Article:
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Instability in Central Africa

Congolese General Election

On December 20, 2023, the Democratic Republic of the Congo (DRC) conducted a contentious general election, resulting in the re-election of Felix Tshisekedi with the Independent National Electoral Commission (CENI) stating his reception of over 70% of the vote. Overall, the election had a turnout of over 40%. However, the opposition raised concerns even before the election results about irregularities in the voting process, expressing doubt on Tshisekedi's lead and called for a rerun after the publication of the results. The opposition also claimed that their own vote count placed the opposition leader Moïse Katumbi in the lead, adding complexity to the post-election situation.

Reports also indicated logistical challenges including undelivered election kits, delayed or unopened polling stations, and instances of violence faced during the election which compounded a smooth electoral process. This lead to the extension of the election to a second day, which has been classified illegal by Civil Society Organizations and local observers. In some areas where there were issues with opening the polling stations the election process went on until Christmas Eve. The Independent National Electoral Commission (CENI) had promised smooth and fair elections a month prior.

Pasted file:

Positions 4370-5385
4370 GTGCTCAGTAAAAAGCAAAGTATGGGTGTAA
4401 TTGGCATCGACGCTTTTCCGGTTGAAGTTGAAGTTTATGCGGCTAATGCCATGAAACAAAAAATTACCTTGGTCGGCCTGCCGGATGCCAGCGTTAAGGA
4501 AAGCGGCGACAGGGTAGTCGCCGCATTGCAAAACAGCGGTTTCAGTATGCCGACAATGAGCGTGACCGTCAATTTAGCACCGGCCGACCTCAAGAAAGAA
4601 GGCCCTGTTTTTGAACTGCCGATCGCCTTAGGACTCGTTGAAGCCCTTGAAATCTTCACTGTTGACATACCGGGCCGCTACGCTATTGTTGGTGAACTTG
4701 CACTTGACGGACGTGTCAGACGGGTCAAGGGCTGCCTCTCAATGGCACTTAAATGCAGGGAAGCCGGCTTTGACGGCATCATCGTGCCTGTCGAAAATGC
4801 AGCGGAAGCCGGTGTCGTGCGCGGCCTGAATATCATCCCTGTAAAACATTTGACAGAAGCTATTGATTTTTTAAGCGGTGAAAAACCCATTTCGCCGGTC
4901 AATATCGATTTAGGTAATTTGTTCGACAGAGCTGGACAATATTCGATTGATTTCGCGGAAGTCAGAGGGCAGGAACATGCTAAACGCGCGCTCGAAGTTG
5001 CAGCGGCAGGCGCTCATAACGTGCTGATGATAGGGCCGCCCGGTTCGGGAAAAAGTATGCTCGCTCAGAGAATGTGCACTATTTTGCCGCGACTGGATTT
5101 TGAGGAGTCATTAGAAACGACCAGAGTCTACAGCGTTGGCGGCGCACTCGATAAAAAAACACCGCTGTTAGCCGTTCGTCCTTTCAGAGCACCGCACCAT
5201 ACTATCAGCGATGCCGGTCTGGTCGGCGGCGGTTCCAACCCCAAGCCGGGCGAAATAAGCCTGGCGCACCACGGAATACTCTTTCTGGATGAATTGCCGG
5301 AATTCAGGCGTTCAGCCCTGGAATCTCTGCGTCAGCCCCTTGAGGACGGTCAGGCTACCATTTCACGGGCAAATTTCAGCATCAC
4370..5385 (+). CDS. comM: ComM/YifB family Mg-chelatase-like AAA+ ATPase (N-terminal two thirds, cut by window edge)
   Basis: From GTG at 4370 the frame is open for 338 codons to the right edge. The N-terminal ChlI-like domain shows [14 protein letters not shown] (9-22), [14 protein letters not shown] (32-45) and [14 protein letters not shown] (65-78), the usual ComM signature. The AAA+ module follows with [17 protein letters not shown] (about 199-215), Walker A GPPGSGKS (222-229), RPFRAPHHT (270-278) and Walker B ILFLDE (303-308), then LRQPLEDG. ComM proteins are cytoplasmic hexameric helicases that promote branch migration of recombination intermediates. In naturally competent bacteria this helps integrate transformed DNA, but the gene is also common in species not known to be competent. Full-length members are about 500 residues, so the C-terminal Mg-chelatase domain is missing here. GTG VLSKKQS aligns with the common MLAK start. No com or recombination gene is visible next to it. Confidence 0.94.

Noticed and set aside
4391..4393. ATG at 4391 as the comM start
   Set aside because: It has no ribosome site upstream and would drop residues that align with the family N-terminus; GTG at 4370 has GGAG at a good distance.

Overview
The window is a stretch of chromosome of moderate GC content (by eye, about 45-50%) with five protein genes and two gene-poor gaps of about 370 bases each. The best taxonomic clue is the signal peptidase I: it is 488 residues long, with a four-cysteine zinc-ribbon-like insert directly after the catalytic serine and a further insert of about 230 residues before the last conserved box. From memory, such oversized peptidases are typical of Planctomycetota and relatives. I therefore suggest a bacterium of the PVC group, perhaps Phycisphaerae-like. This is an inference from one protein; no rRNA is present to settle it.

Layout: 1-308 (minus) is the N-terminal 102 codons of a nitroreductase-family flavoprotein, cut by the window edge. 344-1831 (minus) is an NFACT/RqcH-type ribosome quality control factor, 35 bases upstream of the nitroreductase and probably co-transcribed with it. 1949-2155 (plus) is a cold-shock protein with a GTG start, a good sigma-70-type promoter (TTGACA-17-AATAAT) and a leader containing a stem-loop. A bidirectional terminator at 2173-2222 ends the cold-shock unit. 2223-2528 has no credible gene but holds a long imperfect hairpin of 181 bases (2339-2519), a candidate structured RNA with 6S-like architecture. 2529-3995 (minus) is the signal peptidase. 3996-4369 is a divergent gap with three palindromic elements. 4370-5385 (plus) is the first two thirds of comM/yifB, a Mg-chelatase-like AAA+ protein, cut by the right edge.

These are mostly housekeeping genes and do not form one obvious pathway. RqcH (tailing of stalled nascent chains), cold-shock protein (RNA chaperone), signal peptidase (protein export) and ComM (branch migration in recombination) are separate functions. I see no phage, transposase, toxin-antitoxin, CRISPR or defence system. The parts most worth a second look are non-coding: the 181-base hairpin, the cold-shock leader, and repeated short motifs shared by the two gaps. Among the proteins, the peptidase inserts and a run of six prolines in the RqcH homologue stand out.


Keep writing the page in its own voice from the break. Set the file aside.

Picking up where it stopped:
Violence in the East

The general elections lead to the unfolding of heightened tensions in the East of the country, particularly amid strained relations with Rwanda. The East is characterized by a complex political landscape and historical conflicts. The already intricate situation escalated as tensions between the DRC and Rwanda added another layer of complexity. Post-elections, conflicts surged in the Eastern region of North Kivu, involving clashes between the National Army of Congo and the M23 rebel group. Rwanda is accused of supporting the rebellious faction and inciting security tensions between the two nations. The rebels have now surrounded Goma, the largest city in the East home to 2 million people.

International Response

There has been limited response from the international community to the developments and risk of escalated conflict in the region. The United States has been using its diplomatic heft, to try to get Rwanda to withdraw its troops and Congo’s government to tone down its inflammatory rhetoric and stop co-operating with a militia linked to leaders of the genocide who had fled Rwanda.
On the other hand, Britain gave Rwanda more than 150 million dollars in aid in 2022, to push through a deal to deport asylum-seekers there. The French have given the country a whopping 545 million dollars in aid since 2021 for its role in helping the French fight jihadists who threaten a large French gas project in Mozambique. The UN, which wants to pull its peacekeepers out of Congo, has failed to even name Rwanda as being behind attacks on its blue helmets.


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